I have no idea if any of this means anything, but I read an interesting article on A-Rod's mechanics and have been reading stuff on pitching mechanics and the likelihood of future pitching injuries, and it eventually dovetailed into disc golf. Imagine that. Thus the post.

Lyle O Ross
Aug 31 2006, 12:49 PM
Dam you James,

My next two days of throws are most assuredly tossed! :mad:

James, you've seen me throw so you know I can get out there pretty good for an old guy (I max out at 400 feet and my average when I'm throwing for distance is around 380). Here is a thought. I put almost no torque at all on my hips, knees or back, not none, but very little. I have started to wonder if the two differenent throwing styles used require different body torque.

I use a full reach back, more so than most reach back players use. I turn completely away from the basket so that my back is face on to the target. My power comes completely from getting max utility out of my snap. My reach back isn't meant to give more power, rather I use it to put the disk into the best path to give maximum snap at release. I don't even pull forward hard (if I do I typically shank or get a weaker throw); it is the path that acheives max snap and distance.

However, on my up shots (long upshots) I have at times used a modified bent elbow technique. In order to get good distance I find I have to combine as much snap as I can get, with a hard body torque. I have wondered for some time if the only way to get an effective snap with the bent elbow technique is to have effective body torque, but that with the reach back you can get away without it, thus preserving your knees, hips, shoulders etc.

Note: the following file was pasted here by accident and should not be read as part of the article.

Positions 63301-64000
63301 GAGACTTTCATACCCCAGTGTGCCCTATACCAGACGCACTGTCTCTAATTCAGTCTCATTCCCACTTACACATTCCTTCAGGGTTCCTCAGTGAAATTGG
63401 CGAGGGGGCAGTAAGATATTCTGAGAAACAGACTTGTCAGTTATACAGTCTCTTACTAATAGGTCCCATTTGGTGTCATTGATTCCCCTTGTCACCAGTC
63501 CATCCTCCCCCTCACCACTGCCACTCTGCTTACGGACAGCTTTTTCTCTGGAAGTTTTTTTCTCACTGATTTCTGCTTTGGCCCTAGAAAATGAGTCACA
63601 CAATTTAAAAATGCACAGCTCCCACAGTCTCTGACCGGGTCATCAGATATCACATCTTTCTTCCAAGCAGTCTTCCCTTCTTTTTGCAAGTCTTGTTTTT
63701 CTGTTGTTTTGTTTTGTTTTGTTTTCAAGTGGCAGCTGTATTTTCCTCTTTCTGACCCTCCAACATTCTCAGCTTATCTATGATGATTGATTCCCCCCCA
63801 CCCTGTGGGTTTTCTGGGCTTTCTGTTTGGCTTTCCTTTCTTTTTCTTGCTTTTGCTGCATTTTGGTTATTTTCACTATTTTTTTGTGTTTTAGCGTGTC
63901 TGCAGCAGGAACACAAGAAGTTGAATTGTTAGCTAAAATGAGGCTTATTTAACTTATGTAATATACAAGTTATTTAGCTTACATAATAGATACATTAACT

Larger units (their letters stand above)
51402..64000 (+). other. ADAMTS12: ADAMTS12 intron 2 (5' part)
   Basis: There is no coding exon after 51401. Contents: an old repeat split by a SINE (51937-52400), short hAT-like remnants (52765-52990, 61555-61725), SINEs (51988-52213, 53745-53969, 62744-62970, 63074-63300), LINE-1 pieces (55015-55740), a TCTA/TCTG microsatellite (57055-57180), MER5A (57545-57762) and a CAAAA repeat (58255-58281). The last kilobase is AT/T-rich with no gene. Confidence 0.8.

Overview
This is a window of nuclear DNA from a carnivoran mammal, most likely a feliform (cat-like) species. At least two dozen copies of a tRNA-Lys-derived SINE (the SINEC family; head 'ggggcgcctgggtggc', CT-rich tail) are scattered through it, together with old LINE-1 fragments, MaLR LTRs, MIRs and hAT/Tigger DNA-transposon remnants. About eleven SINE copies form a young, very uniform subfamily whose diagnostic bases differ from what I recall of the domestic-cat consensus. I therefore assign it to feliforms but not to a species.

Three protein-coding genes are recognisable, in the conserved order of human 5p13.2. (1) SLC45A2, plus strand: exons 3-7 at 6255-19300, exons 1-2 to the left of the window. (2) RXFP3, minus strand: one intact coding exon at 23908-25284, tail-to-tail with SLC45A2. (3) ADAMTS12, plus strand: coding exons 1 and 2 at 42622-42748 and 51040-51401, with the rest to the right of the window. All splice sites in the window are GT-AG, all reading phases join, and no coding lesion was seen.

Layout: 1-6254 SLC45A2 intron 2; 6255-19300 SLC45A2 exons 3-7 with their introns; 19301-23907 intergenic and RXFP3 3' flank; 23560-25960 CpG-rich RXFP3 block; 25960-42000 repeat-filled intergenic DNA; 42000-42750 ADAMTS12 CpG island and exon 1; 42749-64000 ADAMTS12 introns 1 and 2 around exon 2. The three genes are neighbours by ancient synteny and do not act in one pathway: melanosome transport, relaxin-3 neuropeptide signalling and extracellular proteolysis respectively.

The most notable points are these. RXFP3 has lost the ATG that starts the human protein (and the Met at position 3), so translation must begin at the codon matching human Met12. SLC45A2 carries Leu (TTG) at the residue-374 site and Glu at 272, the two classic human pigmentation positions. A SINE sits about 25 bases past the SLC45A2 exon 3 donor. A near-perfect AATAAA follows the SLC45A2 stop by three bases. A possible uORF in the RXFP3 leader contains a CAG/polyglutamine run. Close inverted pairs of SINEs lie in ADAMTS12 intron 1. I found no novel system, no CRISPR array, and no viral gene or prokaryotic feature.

So back to your question. On my hard body snaps I rotate straight up and down with my body over a line that is in the middle, and not over either foot. I suspect that players rotate over their leg because it allows better torque, than a center of the body rotation. Rotating over a single leg should allow the following leg to more easily move, thus allowing greater motion or spin. As for the side to side motion, my guess is that it allows the same thing, people are following the path that seems to allow the fastest, most free spin/torque of their body.

What is correct? Probabaly it is different depending on body structure or type, but I recall a discussion about Ken Jarvis' techinque (he seems almost effortless and throws very far), who pivots or torques around a line that goes right down through the center of his body, and that being ideal.

Aug 31 2006, 01:48 PM
I think about every throw after follow-through....since I don't practice that often, I try to analyze during a round -- a dangerous proposition I know. This is just something else to consider.

As for analysis last night, it would seem that under good footing conditions I do rotate over my plant foot (front to back -- judging by your expanded comments), but have a tendency to fall left of center (side to side) when throwing full strength -- pulling too hard or moving too fast?. Easing up, I get back over center.

As for the likelihood of future pitching injuries, if you are drafted by the Cubs it would be better to saw the arm off immediately.

Sep 02 2006, 12:10 AM
All this talk about center of rotation and planets.

Pluto is not a planet!!!